SpeakUPNJ February 27, 2012 at 05:32 PM
Let me see if I can help you "get it" Carolyn. Kathleen was HAPPY TO SEE IT GO...read that again...got it. Happy to see jobs, good jobs go, forever gone from the community that needs them desparately. So if you missed the sensitivity for the community in that statement. It's because it's NOT THERE . BUT Kathleen is very "sensitive" to the deer population of So Jersey! So I am not sure that you call yourself Conservative is relevant and I do not care. But Joey nailed it...Kathleen is a poster child for the Progressive Liberal mindset today that wants others to suffer real economic pain to truly fulfill her "sensitivity fantasies" for nature and the environment. THAT IS what she wrote Carolyn. It was easy to interpret Kathleen's wise crack comments. Carolyn ,you are just not sentivie enough to the Progressive Liberal approach to directing your life in America today!.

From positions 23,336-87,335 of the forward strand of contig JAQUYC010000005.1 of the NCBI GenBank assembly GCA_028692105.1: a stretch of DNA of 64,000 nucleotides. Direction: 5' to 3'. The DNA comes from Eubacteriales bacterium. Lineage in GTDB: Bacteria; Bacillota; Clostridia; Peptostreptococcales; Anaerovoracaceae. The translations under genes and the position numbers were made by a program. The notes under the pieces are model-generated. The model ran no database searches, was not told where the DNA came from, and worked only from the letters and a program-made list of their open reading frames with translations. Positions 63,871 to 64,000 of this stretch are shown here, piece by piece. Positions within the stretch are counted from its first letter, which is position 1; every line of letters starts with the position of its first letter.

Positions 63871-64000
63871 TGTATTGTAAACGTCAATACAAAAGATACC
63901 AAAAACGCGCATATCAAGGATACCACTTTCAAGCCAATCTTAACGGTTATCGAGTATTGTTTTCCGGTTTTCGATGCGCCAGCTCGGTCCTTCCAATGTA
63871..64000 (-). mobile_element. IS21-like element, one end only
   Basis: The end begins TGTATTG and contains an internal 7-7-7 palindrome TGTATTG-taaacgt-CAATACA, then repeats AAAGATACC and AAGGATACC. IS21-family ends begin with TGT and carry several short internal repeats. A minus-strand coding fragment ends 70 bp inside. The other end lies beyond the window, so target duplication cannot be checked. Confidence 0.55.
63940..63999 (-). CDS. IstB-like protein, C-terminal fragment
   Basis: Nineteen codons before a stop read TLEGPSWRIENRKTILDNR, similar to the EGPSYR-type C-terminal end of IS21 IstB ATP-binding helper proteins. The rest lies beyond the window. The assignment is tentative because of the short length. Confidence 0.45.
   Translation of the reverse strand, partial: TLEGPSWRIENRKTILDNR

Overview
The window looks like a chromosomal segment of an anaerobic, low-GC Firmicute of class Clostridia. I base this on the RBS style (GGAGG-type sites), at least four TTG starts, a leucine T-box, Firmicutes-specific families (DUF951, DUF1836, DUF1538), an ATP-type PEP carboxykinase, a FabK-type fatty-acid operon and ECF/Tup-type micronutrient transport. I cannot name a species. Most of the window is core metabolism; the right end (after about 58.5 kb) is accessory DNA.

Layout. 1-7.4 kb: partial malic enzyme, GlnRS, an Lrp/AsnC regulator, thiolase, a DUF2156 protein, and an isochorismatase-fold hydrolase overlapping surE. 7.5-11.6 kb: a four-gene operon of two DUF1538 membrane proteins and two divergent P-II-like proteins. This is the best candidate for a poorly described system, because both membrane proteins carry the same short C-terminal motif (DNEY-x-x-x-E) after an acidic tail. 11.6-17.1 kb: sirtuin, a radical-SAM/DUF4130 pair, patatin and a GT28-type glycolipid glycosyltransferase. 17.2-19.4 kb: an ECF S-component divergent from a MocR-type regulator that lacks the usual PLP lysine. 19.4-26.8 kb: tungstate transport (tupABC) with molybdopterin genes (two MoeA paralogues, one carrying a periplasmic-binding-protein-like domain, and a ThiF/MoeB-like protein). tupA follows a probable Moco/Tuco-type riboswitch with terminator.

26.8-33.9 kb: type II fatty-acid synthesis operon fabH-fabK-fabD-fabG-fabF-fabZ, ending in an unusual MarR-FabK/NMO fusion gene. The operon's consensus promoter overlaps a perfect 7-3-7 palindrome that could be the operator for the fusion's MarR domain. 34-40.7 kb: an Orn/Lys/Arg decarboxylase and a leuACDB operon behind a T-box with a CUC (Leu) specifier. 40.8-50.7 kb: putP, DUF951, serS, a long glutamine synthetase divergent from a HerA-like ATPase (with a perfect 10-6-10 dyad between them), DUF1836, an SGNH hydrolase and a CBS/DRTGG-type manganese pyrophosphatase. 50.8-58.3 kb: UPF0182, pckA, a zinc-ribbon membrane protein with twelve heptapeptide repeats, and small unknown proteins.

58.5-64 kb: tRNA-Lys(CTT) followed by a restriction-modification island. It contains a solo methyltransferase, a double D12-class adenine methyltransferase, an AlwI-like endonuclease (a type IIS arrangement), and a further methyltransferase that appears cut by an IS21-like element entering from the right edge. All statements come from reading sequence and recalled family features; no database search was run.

Carolyn Galligan February 28, 2012 at 03:09 AM
Thank you SpeakupNJ, for trying to help me with your rambling, sarcastic, gibberish but, I wasn't asking you to help me "get it". We can interpret Kathleen's statement either way but, I’m comfortable with mine. No one wants to see jobs leave the community but, if the refinery has no chance of being operational, then who wouldn’t be happy to see it demolished. Our community isn’t unique in this situation with other refineries closing as well. You seem to project quite a bit of anger towards the very people who are affected by this simply because they cared about the welfare of deer. Kathleen is not to blame and I don’t recall the deer stealing any jobs. Your hatred is regrettable because problems aren’t solved with hatred.
Mary February 29, 2012 at 02:36 PM
All westville neighbors going to be contaminate with Asbestos and hazardous material because the company NCM from Californiahe is a iresponsable contractor this company don't care about the public, our kids, so please cal this number . 714 672 3500 the general manager Mr. Zaich
kk shrivastava May 09, 2013 at 12:09 PM
Great to know this. We as refiner may be intrested in buying some part of the plant. Can some one help in sharing info?? my email id is : kks_57@rediffmail.com